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Minsk counts on financial support from United States

April 22, 2016 18:58

Last week, Belarus’ Prime Minister Mikhail Myasnikovich visited New York, where he held talks with U.S. politicians and businessmen.

Amid growing tensions between the Kremlin and the West, the political crisis in Ukraine and the de-politicisation of Belarusian-European cooperation, Minsk hopes that the USA will lift the economic sanctions, thus enabling the authorities to balance out their increased financial dependence on Russia with Western investments and loans from international financial organisations, the IMF in particular. The Belarusian government is also counting on American business’ interest in promoting their products on the Russian market. It is ready to make some concessions to Washington, for example, to enable expansion of the U.S. diplomatic mission in Belarus. However, official Minsk would not yield to the pressure to change its domestic policies or improve relations with the opposition.

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The Belarusian authorities regard the Catholic conference as yet another international event to promote Minsk as a global negotiating platform. Minsk’s proposal to organise a meeting between the Roman-Catholic Church and the Russian Orthodox Church is rather an image-making undertaking than a serious intention. However, the authorities could somewhat extend the opportunities for the Roman-Catholic Church in Belarus due to developing contacts with the Catholic world.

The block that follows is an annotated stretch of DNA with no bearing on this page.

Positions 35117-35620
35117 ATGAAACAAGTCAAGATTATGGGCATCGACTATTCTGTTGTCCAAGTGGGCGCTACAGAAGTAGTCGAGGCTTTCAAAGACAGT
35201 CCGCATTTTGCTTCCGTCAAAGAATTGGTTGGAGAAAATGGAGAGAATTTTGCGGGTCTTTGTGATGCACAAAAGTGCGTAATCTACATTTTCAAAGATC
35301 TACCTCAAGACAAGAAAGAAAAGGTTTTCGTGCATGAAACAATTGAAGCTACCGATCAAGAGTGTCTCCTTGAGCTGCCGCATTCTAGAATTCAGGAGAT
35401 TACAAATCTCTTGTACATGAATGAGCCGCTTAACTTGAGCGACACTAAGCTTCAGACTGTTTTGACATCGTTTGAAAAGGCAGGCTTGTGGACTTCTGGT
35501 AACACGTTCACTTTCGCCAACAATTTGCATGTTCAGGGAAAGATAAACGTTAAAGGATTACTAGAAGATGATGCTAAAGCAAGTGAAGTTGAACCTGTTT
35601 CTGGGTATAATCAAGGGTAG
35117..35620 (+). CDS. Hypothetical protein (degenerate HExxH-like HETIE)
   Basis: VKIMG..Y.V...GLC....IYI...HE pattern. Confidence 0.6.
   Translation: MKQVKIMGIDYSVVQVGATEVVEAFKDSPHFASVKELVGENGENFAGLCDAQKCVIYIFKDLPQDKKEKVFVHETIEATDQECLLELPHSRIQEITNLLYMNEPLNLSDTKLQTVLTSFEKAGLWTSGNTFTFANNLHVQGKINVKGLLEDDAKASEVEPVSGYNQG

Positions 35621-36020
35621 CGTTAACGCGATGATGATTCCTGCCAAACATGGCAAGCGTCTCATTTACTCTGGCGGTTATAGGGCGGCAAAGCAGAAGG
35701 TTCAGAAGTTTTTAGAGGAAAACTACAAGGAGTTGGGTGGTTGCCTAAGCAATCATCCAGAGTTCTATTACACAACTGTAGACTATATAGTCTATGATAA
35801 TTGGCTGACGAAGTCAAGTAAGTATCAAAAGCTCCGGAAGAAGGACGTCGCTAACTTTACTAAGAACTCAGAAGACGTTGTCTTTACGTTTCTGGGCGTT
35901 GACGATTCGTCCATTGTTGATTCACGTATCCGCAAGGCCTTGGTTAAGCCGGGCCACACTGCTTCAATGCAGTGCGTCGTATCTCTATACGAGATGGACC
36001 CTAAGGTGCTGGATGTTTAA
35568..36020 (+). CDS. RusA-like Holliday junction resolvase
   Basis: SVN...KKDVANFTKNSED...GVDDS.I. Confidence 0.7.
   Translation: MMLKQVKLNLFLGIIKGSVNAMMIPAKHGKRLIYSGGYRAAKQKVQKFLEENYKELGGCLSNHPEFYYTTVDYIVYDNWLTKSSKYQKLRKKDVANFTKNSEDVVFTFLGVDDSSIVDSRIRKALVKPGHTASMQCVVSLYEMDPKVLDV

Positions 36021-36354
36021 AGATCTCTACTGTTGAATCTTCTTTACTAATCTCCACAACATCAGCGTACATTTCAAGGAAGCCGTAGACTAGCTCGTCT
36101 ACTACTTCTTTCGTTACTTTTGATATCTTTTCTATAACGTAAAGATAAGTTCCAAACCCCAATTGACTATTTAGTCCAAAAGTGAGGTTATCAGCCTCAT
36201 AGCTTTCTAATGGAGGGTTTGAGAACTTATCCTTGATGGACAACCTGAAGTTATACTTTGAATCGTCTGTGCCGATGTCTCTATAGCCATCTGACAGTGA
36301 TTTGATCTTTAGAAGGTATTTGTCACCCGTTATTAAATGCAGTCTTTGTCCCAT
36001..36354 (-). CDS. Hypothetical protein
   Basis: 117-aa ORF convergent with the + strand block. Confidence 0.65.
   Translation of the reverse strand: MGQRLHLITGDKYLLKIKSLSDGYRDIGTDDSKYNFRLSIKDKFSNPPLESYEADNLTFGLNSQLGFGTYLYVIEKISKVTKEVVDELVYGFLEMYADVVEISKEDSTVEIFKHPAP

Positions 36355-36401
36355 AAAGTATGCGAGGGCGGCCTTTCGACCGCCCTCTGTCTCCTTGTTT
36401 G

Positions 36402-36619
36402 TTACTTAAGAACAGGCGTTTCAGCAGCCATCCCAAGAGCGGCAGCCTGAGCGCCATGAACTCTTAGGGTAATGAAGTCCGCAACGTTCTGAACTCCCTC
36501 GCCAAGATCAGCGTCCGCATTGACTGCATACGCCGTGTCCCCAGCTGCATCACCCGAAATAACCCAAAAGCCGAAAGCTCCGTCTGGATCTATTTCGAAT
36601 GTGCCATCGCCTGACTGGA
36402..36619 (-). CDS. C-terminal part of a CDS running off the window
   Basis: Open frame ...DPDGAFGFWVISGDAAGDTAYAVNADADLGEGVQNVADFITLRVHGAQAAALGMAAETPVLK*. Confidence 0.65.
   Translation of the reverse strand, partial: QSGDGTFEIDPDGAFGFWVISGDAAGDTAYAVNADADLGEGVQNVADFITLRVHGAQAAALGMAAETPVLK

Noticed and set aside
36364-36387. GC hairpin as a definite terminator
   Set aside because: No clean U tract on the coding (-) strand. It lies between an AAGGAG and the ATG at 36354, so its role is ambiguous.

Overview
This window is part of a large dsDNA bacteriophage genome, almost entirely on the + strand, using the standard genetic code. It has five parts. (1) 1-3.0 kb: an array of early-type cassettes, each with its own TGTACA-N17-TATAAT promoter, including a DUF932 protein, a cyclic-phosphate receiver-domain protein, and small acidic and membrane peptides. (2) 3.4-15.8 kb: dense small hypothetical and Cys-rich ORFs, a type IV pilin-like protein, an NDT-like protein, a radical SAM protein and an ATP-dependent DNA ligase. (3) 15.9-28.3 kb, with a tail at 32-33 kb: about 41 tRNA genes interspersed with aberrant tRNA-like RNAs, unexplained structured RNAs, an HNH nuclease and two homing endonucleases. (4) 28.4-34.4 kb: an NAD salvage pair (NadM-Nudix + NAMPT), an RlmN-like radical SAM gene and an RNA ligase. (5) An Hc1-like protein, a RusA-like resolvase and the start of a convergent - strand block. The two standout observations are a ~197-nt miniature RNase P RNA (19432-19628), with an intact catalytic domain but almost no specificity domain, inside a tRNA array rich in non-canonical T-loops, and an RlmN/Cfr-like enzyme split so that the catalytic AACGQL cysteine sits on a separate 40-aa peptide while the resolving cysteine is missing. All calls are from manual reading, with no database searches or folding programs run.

Minsk is attempting to lay out a mosaic from various international religious, political and sportive events to shape a positive image of Belarus for promoting the Helsinki 2.0 idea.

Belarus’ invitation to the head of the Holy See for a meeting with the Patriarch of the Russian Orthodox Church should be regarded as a continuation of her foreign policy efforts in shaping Minsk’s peacekeeping image and enhancing Belarus’ international weight. The Belarusian authorities are aware that their initiative is unlikely to find supporters among the leadership of the Russian Orthodox Church in Moscow. In Russia, isolationist sentiments prevail.

In addition, for domestic audiences, the authorities make up for the lack of tangible economic growth with demonstrations of growth in Minsk’s authority at international level through providing a platform for religious, sportive and other dialogues.